Charlie Mitchell (he/they) is interested in the novel, 20th and 21st century literature, queer and gender studies, postcolonial literature, Anthropocene fiction, and the work of Joy Williams, among other topics. He has a BA in Food Systems from Middlebury College and has written features and essays for The Guardian, The New Republic, The Baffler, and other magazines and websites. They live in Baltimore.
Harley Nguyen (he/him) is an MA student from Bowie, Maryland. He received his B.A. from the University of Maryland, Baltimore County, and worked in publishing before enrolling at Maryland. His research interests lies in the organizational and introspective power of poetry, and how this genre of writing, long regulated as a pretentious art piece or academic form of creativity, is the most flexible medium of writing of all and has been used for decades by many queer writers and writers of color in community building, mutual aid, and the interrogation of one's identity.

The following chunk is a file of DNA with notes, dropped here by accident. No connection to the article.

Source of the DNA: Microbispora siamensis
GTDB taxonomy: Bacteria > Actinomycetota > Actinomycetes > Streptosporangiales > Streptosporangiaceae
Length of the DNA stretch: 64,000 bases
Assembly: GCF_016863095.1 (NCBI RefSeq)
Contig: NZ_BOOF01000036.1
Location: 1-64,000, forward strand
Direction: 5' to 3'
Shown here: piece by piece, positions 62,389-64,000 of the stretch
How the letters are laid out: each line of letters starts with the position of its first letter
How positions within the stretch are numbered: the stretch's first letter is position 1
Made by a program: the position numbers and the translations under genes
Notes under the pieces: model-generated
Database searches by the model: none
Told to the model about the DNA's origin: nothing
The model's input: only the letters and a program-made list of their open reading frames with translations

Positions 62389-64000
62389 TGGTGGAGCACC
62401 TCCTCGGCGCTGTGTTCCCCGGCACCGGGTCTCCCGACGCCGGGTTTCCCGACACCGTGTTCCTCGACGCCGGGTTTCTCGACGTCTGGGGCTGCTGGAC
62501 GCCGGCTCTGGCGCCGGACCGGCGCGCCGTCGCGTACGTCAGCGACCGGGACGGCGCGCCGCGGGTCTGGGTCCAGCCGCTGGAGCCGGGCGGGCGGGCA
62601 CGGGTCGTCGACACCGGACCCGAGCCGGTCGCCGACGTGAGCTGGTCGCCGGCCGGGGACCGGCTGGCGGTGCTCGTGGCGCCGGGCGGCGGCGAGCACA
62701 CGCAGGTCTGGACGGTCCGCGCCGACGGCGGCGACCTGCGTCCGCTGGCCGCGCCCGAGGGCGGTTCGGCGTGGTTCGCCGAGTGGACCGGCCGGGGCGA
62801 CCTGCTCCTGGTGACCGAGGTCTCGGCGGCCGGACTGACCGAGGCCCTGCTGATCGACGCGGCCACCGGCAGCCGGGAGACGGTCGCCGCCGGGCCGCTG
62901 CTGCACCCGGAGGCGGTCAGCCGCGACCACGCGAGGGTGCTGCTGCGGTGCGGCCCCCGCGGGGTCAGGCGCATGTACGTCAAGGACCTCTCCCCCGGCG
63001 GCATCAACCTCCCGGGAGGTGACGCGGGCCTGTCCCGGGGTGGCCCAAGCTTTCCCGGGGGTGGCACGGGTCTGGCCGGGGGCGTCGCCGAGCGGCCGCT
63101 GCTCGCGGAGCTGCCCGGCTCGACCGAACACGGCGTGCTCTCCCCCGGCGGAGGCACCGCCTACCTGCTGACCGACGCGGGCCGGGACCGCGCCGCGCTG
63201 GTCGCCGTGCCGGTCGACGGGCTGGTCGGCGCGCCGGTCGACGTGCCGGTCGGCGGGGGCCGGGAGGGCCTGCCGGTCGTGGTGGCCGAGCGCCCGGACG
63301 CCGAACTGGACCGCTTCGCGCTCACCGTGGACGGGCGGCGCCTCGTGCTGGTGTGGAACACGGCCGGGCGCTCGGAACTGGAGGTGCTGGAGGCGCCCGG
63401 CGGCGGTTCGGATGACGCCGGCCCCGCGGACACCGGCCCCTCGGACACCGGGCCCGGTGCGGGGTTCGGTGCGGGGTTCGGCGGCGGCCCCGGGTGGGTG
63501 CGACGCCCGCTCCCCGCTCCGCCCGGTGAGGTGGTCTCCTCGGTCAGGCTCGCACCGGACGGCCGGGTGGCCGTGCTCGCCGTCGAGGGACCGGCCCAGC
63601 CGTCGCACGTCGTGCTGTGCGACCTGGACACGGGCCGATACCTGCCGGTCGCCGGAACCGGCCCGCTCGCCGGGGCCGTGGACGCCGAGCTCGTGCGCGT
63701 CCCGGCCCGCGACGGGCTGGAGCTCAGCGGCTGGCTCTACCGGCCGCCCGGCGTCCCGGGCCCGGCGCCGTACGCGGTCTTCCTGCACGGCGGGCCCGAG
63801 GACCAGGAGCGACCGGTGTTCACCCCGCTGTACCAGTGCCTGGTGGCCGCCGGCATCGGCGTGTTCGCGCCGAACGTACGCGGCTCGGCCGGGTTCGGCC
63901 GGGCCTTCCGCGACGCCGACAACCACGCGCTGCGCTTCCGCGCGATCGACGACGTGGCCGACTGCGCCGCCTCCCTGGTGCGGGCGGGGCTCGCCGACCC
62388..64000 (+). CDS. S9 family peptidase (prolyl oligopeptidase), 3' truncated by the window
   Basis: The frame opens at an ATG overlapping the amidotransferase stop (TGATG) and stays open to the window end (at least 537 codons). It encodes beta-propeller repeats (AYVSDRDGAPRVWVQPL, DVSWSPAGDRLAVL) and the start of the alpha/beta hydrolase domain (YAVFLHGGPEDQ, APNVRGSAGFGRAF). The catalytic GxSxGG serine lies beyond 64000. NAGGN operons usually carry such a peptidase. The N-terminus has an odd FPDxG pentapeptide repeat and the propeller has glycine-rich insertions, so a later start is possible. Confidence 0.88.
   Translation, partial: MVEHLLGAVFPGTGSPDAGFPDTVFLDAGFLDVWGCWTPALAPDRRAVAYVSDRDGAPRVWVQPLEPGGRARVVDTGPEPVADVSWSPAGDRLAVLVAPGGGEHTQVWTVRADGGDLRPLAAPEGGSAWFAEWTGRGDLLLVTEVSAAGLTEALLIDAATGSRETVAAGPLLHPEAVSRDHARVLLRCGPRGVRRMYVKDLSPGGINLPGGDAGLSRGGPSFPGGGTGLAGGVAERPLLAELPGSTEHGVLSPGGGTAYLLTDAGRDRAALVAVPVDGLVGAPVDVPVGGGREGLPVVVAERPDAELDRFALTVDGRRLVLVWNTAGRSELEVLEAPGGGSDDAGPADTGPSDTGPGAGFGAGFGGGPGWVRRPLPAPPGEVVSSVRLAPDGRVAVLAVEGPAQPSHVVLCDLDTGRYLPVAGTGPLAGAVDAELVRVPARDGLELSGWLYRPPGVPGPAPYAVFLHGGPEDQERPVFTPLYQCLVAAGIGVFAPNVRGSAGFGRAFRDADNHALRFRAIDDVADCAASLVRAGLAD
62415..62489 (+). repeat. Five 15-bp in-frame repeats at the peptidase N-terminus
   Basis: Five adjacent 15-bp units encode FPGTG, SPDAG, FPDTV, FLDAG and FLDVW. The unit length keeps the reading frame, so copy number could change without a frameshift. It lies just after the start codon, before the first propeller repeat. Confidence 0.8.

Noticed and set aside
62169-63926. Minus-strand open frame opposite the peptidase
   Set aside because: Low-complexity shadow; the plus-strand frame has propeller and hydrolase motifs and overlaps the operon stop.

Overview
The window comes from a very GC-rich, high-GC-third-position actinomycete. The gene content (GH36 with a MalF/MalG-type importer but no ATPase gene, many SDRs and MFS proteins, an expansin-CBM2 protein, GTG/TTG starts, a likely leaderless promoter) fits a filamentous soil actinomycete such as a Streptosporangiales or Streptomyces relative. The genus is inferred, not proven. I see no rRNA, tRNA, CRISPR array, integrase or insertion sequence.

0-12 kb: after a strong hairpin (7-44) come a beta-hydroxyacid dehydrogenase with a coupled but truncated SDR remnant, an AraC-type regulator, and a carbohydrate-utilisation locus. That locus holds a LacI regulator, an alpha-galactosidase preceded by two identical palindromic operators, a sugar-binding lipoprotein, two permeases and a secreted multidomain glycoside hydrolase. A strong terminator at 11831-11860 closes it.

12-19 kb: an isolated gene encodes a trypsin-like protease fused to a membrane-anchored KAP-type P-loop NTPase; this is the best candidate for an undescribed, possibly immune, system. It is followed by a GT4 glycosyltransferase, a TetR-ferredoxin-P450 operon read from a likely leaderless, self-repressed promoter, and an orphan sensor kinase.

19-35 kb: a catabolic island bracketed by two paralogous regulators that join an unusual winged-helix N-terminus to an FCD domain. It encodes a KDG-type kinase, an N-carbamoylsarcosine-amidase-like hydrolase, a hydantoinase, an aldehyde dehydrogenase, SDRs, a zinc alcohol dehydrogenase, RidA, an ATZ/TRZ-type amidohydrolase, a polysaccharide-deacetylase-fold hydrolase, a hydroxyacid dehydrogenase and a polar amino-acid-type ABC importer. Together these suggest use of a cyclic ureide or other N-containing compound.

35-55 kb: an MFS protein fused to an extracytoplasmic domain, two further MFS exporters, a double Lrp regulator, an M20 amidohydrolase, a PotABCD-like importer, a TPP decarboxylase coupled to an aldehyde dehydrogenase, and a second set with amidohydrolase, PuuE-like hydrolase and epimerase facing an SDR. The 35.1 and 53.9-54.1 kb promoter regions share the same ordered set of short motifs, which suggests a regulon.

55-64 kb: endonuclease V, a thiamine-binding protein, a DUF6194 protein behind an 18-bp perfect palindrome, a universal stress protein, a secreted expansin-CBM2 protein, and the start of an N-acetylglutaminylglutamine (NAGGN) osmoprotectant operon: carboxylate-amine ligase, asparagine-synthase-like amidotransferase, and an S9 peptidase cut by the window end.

Kanya "Kayna" Richards (she/her/hers) is a Second Lieutenant in USAF, which means she has been many places but she calls Miami, FL home. When she reads literature, she enjoys delving into the big (or nuanced) questions embedded within. Her newfound interests have to do with problems of gender, sex, and religion within the African American community.